Volkswagen’s US Production Plans Take Shape
Volkswagen has some ambitious US sales goals and wants to surpass both GM and Toyota as the world’s largest automaker by 2018. However, the dollar’s weakness relative to the Euro (or the Euro’s strength relative to the dollar, as the case may be) makes it extremely cost prohibitive to sell European-built vehicles in the US. The fact that these are not luxury cars with the typical luxury car profit margins makes Volkswagen’s situation even more difficult.
Now, VW doesn’t build all of its cars in Germany – in fact, it builds Volkswagen New Beetle, New Beetle cabrio and Jetta in Mexico for US sales – models that make up 56% of its sales in the US. But some mainstream cars like the Rabbit, GTI/R32, and Passat – plus the Touareg SUV – are built exclusively in Germany for US sales, which makes their value proposition against Asian and domestic competition questionable. Sure, German engineering is nice to have, but is it worth paying 10%+ more for a Volkswagen with questionable quality than a comparable Chevy, Ford, Honda, or Toyota?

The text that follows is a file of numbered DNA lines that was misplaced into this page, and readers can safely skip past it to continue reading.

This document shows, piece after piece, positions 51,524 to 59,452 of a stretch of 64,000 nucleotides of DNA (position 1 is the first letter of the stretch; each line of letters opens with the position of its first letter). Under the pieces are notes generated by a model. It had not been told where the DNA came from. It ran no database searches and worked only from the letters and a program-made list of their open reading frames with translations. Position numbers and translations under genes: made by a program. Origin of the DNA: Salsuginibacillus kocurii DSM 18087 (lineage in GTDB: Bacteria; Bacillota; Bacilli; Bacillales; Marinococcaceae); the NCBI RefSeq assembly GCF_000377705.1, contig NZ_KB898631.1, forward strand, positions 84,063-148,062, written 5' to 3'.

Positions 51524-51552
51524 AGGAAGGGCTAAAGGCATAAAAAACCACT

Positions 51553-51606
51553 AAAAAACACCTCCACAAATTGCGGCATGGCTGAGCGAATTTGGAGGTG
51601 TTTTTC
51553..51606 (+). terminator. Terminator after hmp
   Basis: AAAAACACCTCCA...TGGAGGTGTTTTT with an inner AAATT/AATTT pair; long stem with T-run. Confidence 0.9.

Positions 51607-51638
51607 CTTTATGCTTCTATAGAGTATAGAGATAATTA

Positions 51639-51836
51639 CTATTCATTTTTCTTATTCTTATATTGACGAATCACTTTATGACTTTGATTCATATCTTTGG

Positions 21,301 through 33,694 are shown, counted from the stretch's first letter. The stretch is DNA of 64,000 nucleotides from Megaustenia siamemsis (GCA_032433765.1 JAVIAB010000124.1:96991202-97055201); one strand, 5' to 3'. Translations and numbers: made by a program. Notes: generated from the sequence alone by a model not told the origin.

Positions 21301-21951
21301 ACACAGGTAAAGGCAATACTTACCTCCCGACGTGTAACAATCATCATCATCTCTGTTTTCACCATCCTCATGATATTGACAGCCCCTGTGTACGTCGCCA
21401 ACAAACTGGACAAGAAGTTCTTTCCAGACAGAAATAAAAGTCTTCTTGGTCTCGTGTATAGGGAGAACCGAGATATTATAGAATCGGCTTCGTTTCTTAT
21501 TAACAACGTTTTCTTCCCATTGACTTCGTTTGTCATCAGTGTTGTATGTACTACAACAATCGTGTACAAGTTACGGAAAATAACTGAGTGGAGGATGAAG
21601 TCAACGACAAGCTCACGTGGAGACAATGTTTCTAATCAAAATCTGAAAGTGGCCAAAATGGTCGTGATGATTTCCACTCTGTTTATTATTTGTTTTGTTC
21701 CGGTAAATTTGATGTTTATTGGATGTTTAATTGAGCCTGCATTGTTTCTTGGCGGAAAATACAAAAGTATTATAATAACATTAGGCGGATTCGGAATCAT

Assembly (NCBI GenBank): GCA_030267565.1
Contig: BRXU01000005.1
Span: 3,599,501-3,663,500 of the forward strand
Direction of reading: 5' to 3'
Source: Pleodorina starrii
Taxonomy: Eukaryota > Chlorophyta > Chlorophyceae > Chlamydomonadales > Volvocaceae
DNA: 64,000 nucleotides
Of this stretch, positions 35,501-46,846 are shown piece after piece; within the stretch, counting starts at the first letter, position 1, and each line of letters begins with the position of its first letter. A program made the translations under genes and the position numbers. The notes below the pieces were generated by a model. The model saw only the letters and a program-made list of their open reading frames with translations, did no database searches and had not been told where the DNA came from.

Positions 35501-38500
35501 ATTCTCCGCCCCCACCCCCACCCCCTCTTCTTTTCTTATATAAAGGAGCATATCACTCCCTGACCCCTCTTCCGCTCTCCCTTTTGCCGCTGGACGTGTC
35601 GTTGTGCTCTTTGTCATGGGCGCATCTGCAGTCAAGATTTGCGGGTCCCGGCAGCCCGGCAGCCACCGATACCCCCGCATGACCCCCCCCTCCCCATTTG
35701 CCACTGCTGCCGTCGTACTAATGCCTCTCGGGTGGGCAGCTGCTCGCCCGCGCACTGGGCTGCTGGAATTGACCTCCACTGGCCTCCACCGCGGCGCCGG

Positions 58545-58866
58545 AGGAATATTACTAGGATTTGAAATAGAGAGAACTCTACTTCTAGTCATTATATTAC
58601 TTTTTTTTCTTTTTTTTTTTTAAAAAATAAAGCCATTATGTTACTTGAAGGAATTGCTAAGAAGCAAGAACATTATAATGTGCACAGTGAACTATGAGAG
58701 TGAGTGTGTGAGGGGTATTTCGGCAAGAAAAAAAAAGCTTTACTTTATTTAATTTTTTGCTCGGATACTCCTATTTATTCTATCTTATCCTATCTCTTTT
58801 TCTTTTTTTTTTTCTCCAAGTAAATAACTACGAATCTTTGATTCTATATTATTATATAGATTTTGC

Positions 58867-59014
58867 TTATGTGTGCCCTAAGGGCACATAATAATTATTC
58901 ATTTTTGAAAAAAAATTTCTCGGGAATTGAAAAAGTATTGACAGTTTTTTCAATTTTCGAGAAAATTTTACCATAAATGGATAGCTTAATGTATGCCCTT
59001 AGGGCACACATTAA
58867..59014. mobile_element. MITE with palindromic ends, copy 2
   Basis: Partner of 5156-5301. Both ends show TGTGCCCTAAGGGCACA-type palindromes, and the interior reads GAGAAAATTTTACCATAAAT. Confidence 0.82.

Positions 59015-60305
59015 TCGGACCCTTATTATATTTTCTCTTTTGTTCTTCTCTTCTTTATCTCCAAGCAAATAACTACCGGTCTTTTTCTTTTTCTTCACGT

Consequently, VW is faced with a handful of choices. They could de-content their German-built vehicles, but that would go counter to their “affordable premium vehicles” marketing message. Another option would be to expand their production in Mexico, but VW of America CEO Stefan Jacoby said that the factory in Puebla, Mexico “has come to its limit” and will not be further expanded.
That leaves the option of building a new assembly plant in the US (assuming VW would not consider building a plant in a low-cost country for US sales). Since there is already a significant German supplier and auto manufacturing base in the US South (and VW has confirmed that it will build a new plant – not where specifically, but that it would be somewhere in the Eastern time zone), and rumors are that VW has scouted sites in North Carolina, South Carolina, and Georgia, it seems likely that their new plant will be in one of those states. The new assembly plant will produce up to 250,000 units per year.
Mr. Jacoby announced today that Volkswagen is also planning to build engine and transmission plants in North America to support the new plant. He also added that VW will announce the site selection for its plant within six months. Mr. Jacoby said in Detroit last week that the new plant would likely produce the core products for the US lineup – which means the Passat (currently built in Europe), the Tiguan small crossover (also currently built in Europe), and a new future crossover. Basically, they want to produce as much of their US sales volume as they can in the US or Mexico to avoid the strong Euro/weak dollar problem.
The result of increased US production will lower the price premium charged for products like the Passat from the current 10% over rivals’ prices to 5% instead.